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ArsDigita University
Month 2: Discrete Mathematics  Professor Shai Simonson
Problem Set 1 – ANSWERS
By: Dimitri Kountourogiannis
(1) Logic Proofs
(a) Prove that
a
→
b
is equivalent to
¬
b
→ ¬
a
using a truth table.
ANSWER:
We compute the truth table values and observe they are the same.
Note that
¬
b
→ ¬
a
is called the contrapositive of
a
→
b
. (Check out
http://logik.phl.univie.ac.at/
∼
chris/formularukzentral.html
for an automated truthtable generator)
a
b
¬
a
¬
b
a
→
b
(
¬
b
)
→
(
¬
a
)
T
T
F
F
T
T
T
F
F
T
F
F
F
T
T
F
T
T
F
F
T
T
T
T
(b) Prove it using
algebraic
identities.
ANSWER:
Using the equivalence rules on pages 1718 of Rosen,
a
→
b
⇔ ¬
a
∧
b
⇔
b
∧ ¬
a
⇔
(
¬¬
b
)
∧ ¬
a
⇔ ¬
b
→ ¬
a
(c) Prove that
a
→
b
is not equivalent to
b
→
a
.
ANSWER:
This is the sort of thing that is easy to show with a truth table
(semantically) and is extremely diﬃcult to show using the algebraic identities
(syntactically). If
a
→
b
were equivalent to
b
→
a
, then the two would have
to agree for all possible
true/false
assignments of
a
and
b
. But this is not the
case: if we let
a
be
true
and
b
be
false
, then
a
→
b
evaluates to
false
, and
b
→
a
evaluates to
true
. So the two formulas are not equivalent.
(2) Aristotle’s Proof that the Square Root of Two is Irrational.
(a) Prove the
lemma,
used by Aristotle in his proof, which says that if
n
2
is even,
so is
n
. (Hint: Remember that
a
→
b
is equivalent to
¬
b
→ ¬
a
.
ANSWER:
It is easiest to prove the contrapositive of the lemma, that if
n
is
odd, then
n
2
is odd. An odd number is one that can be written in the form of
2
k
+ 1 for some other whole number
k
. So suppose that
n
= 2
k
+ 1. Then
n
2
= (2
k
+ 1)
2
= 4
k
2
+ 4
k
+ 1 = 2(2
k
2
+ 2
k
) + 1
And so
n
2
is odd. This proves the contrapositive and hence the lemma.
(b) Prove that the square root of 3 is irrational using Aristotle’s techniques. Make
sure to prove the appropriate lemma.
ANSWER:
We need the following lemma:
1
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Lemma:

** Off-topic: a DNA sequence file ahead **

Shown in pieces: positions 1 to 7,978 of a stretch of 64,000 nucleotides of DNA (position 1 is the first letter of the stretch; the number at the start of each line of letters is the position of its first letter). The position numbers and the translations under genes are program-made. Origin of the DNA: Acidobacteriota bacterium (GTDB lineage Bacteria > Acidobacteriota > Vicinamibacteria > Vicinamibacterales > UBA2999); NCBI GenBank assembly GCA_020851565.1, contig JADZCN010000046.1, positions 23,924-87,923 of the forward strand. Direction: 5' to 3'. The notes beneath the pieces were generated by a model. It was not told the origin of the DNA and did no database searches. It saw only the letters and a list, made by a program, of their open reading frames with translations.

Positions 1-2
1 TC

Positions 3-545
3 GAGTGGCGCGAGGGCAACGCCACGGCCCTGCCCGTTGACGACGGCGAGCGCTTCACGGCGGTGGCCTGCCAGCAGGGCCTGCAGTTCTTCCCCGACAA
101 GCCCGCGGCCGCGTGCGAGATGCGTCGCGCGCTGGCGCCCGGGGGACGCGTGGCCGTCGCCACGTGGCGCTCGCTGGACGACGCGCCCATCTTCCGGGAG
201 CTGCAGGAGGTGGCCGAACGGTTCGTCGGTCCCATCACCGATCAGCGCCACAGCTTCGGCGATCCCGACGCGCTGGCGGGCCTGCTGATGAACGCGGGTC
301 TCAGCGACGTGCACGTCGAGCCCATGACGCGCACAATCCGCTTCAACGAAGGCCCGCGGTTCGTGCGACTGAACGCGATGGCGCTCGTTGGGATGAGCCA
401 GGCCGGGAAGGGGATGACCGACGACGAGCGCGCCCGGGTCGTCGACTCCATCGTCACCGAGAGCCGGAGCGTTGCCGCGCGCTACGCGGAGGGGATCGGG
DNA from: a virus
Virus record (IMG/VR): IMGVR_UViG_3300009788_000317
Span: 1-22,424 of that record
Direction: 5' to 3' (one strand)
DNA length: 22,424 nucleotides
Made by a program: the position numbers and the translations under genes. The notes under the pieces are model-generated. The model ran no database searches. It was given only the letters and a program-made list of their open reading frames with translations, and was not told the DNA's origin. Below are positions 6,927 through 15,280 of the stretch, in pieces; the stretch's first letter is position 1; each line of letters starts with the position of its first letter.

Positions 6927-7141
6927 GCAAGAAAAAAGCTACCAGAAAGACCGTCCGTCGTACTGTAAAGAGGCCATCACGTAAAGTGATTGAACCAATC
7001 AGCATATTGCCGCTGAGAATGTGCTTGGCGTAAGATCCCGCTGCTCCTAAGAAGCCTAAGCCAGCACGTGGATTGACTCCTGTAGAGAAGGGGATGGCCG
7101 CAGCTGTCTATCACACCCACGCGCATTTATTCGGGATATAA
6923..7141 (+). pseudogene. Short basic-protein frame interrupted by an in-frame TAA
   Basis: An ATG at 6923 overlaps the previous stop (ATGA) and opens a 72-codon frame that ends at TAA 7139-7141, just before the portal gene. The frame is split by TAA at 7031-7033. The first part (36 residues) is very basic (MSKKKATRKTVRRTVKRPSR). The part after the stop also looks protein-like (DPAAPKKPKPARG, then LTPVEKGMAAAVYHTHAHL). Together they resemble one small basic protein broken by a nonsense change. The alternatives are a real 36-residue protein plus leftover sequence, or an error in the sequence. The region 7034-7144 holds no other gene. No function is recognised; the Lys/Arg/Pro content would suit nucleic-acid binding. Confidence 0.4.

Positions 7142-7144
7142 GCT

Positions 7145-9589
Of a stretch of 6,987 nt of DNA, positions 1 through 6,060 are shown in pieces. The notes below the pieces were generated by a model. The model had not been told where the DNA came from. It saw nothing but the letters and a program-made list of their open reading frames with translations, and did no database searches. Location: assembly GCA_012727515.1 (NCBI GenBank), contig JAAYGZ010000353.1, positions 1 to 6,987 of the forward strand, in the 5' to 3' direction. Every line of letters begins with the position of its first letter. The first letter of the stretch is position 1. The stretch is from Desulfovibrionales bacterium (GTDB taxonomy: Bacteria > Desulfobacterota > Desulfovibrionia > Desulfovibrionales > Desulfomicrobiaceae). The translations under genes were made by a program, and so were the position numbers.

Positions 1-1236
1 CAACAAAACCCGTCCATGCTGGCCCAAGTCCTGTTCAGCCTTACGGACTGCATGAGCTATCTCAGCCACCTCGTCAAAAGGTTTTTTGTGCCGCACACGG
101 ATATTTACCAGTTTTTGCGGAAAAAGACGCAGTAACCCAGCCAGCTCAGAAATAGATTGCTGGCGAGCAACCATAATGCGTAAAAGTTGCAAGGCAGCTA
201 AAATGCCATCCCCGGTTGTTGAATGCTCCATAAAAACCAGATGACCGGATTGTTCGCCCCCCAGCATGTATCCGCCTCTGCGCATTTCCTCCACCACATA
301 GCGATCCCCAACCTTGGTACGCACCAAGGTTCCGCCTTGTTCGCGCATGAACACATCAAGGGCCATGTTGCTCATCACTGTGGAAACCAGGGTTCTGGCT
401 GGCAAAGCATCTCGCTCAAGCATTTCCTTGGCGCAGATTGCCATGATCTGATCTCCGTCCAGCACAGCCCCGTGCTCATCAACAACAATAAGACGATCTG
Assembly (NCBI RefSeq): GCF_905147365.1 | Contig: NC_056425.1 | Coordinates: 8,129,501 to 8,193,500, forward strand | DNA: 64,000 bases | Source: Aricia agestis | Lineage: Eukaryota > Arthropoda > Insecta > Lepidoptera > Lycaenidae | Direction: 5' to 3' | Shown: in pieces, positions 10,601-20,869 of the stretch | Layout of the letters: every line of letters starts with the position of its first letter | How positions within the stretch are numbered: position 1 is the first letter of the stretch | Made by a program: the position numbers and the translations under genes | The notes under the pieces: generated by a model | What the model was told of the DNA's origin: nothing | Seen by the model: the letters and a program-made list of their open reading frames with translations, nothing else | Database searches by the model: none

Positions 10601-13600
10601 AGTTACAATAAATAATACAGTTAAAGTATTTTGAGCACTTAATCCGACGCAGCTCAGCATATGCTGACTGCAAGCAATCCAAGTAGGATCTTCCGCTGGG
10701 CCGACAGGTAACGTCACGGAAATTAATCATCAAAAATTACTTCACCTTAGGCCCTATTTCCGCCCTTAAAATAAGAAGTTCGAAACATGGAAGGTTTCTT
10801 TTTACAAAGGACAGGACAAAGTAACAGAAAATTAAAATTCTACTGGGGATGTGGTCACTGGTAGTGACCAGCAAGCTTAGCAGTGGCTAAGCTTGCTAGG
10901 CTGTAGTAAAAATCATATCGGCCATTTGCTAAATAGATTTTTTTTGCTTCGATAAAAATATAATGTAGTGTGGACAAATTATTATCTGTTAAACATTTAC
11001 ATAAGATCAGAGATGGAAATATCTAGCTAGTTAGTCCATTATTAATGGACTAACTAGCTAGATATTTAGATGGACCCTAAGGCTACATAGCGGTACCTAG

For any whole number
n
,
n
2
is divisible by
3
implies that
n
is divisible by
3
Proof of Lemma: Again it is easier to prove the contrapositive:
n
is not divisible by
3
implies that
n
2
is not divisible by 3.
So assume that
n
is not divisible by 3 then
n
is of the form
n
= 3
k
+ 1, or
n
= 3
k
+ 2 for some whole number
k
. Then in the ﬁrst case
n
2
= 9
k
2
+ 6
k
+ 1 = 3(3
k
2
+ 2
k
) + 1
which is not divisible by 3. The second case is similar. Q.E.D. Lemma.
Proof that the square root of 3 is irrational:
Suppose not, and that we can write
√
3 =
p
q
with
p
q
in lowest terms. Then
3
q
2
=
p
2
And so
p
2
is divisible by 3. By the lemma it follows that
p
is divisible by 3, say
p
= 3
p
1
for some whole number
p
1
. Plugging back in to the formula, we get
q
2
= 3
p
2
1
Now the tables are turned!
q
2
is divisible by 3 and so by the lemma
q
is divisible
by 3, say
q
= 3
q
1
for some whole number
q
1
. This implies that
p
q
=
3
p
1
3
q
1
=
p
1
q
1
This is the contradiction we were looking for: We assumed that
p
q
was in lowest
terms, which we can always do with a fraction, but the assumption that
p
q
=
√
3
implies that
p
q
is
not
in lowest terms. Contradiction! Therefore
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This document was uploaded on 10/01/2011.
 Spring '09

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